Whether you offer managed services or services in the cloud, the key to success in a competitive market is standing out from the crowd.
Every other managed service provider you compete with for business can already do what you do: monitor networks and devices, patch server and workstation software, and remotely control devices to save drive time. When a prospect talks to you and three other IT service firms, how do you compete? If you say “price,” good luck with that.
“Everybody expects the basic stuff,” says Alex Rogers, CEO of Hardware-as-a-Service (HaaS) provider CharTec LLC and managed services firm ARRC Technology, in Bakersfield, Calif. “You have to take it to another level. You have to be a full-blown IT partner for your clients and pretend you’re the IT guy on the payroll.”
One way to do that is to provide more. “We take a general contractor mentality with our clients,” says Rogers. “That means we solve all their problems, no matter what they are. If the phone is broken, we get it fixed. Copier down? We got it. Need to renew the domain name? We get on it.”
Many times, this approach falls under the “vendor management” heading. Even when you can’t fix, say, the copier, you manage the copier relationship for the customer—you become the single point of contact for all technology issues. “It used to be different guys took care of different things,” says Rogers. “Now the modern MSP does it all.” Rogers cites surveillance and VoIP as examples of services that are a natural fit for MSPs, because they are IT based.
Serving the customer in this way has another benefit. “It helps close the back door on competitors coming into our clients,” says Rogers. “If some company calls us because their MSP doesn’t do Voice over IP, our salesperson will make a pitch to take over all their business.” Rogers refuses to let that happen with his clients, so he adopts the contractor approach and manages vendor relationships for the customer as part of his MSP package.
Beyond the Scope
Sometimes, what a customer needs is far beyond the reach of their network. “Good partners should address new technologies that can help their customers, like cloud solutions, before their customers bring it up,” says Grant Thompson, founding partner and solutions architect of MG Technology Group LLC, in Bainbridge Island, Wash. “You may be looking at bidding a project for on-premise work, but you may want to bring up the cloud and discuss why that does or doesn’t make sense for your customer.”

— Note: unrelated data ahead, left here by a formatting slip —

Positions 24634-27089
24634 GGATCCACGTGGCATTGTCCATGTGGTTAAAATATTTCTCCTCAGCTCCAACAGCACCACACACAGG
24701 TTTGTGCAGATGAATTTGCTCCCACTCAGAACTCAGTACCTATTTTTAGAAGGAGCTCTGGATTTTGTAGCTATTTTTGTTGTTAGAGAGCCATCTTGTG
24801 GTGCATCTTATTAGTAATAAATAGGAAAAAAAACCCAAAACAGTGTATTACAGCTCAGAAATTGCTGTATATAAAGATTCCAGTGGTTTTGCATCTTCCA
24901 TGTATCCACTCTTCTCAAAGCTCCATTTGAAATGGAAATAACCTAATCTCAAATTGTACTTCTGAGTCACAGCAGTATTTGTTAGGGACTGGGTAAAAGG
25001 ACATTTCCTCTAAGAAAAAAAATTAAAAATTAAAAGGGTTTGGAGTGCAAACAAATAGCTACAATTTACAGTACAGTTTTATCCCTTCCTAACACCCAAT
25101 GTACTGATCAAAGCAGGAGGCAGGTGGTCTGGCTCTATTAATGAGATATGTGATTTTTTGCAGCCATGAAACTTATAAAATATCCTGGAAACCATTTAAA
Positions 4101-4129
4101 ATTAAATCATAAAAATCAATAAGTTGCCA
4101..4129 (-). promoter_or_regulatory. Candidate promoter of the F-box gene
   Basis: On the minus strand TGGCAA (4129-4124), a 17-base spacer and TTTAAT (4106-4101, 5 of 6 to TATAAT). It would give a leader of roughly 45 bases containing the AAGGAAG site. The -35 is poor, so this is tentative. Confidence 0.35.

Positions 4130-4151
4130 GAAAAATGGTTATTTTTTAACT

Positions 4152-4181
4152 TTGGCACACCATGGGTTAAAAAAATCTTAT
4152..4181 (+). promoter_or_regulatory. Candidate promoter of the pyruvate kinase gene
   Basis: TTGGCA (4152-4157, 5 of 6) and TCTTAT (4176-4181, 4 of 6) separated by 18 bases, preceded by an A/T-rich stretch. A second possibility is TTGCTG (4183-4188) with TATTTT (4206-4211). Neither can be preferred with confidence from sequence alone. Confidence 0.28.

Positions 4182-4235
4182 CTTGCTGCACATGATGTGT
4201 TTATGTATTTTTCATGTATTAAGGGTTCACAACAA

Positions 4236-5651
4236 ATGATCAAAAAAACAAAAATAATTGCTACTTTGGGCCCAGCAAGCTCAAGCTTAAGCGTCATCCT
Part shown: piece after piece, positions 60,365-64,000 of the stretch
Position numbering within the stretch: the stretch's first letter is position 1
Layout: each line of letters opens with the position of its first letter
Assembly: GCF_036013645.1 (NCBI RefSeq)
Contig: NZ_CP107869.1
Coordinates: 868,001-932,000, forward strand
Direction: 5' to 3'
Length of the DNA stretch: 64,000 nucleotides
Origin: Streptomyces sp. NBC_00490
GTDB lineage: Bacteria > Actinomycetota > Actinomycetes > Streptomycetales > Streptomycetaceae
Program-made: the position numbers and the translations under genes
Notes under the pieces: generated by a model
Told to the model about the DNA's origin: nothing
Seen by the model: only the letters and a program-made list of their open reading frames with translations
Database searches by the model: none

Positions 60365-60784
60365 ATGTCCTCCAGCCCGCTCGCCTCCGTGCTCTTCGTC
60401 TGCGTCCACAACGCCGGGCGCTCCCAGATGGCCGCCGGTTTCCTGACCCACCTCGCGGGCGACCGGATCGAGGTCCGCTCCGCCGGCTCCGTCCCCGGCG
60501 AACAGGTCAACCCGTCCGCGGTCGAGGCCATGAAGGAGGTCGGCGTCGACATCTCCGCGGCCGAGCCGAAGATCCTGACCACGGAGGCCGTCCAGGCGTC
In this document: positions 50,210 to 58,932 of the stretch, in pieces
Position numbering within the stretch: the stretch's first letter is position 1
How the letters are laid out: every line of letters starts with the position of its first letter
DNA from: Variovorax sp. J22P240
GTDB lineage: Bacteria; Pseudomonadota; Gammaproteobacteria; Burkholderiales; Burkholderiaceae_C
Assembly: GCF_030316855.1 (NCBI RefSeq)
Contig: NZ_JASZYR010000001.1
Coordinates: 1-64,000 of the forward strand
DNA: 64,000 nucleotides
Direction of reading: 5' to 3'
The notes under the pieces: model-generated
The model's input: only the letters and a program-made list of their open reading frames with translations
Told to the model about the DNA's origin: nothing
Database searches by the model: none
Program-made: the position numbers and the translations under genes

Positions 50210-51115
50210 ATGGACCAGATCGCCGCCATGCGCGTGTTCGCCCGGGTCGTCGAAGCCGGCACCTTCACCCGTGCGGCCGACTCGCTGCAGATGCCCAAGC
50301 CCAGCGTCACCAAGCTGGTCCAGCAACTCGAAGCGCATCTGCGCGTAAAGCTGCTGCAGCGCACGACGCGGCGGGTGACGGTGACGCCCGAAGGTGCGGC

In addition to doing consulting and integration work, MG Technologies is a cloud services provider that sells through a partner channel across the United States and Canada. Customers may be looking at buying a new small business server to handle email, and ask their reseller, “What about that cloud thing?” says Thompson. “Could we be doing that with our email?”
And that puts the IT provider behind the eight ball. “We’ve seen end users start signing up for our free trials because their IT partner is not up to speed,” says Thompson. “When their IT partner gets on the defensive, they may start looking for a new provider.” While end users are not yet approaching cloud providers in droves, the number continues to grow.
“Last year, a client had a Microsoft Small Business Server 2008 upgrade proposal turned in, but went back to their customer and said the cloud might be better for their needs,” says Thompson. “They pulled the proposal and redid it with a hybrid on-premise and cloud solution. The client spent about the same amount of money, but that included more training and upgrades on Microsoft Office. The IT shop profit was higher because there were more services, and less hardware and software, in the final solution."